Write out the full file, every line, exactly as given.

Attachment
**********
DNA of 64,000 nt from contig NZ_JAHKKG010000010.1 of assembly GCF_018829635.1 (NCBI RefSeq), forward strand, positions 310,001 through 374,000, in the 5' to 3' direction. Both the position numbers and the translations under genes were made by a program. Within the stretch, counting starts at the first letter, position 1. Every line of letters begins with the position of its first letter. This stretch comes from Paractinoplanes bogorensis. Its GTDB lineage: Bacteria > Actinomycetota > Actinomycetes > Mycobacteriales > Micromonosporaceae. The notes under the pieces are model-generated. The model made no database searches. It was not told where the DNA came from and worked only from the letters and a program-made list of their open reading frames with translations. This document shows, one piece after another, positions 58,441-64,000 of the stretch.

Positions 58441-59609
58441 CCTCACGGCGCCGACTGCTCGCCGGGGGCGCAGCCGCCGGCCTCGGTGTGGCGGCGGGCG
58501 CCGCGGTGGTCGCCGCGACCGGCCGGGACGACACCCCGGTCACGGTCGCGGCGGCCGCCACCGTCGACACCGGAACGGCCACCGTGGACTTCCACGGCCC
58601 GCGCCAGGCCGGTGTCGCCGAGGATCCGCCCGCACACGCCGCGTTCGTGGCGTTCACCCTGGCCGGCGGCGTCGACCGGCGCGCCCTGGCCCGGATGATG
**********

DNA of 64,000 nt from contig NZ_JAHKKG010000010.1 of assembly GCF_018829635.1 (NCBI RefSeq), forward strand, positions 310,001 through 374,000, in the 5' to 3' direction. Both the position numbers and the translations under genes were made by a program. Within the stretch, counting starts at the first letter, position 1. Every line of letters begins with the position of its first letter. This stretch comes from Paractinoplanes bogorensis. Its GTDB lineage: Bacteria > Actinomycetota > Actinomycetes > Mycobacteriales > Micromonosporaceae. The notes under the pieces are model-generated. The model made no database searches. It was not told where the DNA came from and worked only from the letters and a program-made list of their open reading frames with translations. This document shows, one piece after another, positions 58,441-64,000 of the stretch.

Positions 58441-59609
58441 CCTCACGGCGCCGACTGCTCGCCGGGGGCGCAGCCGCCGGCCTCGGTGTGGCGGCGGGCG
58501 CCGCGGTGGTCGCCGCGACCGGCCGGGACGACACCCCGGTCACGGTCGCGGCGGCCGCCACCGTCGACACCGGAACGGCCACCGTGGACTTCCACGGCCC
58601 GCGCCAGGCCGGTGTCGCCGAGGATCCGCCCGCACACGCCGCGTTCGTGGCGTTCACCCTGGCCGGCGGCGTCGACCGGCGCGCCCTGGCCCGGATGATG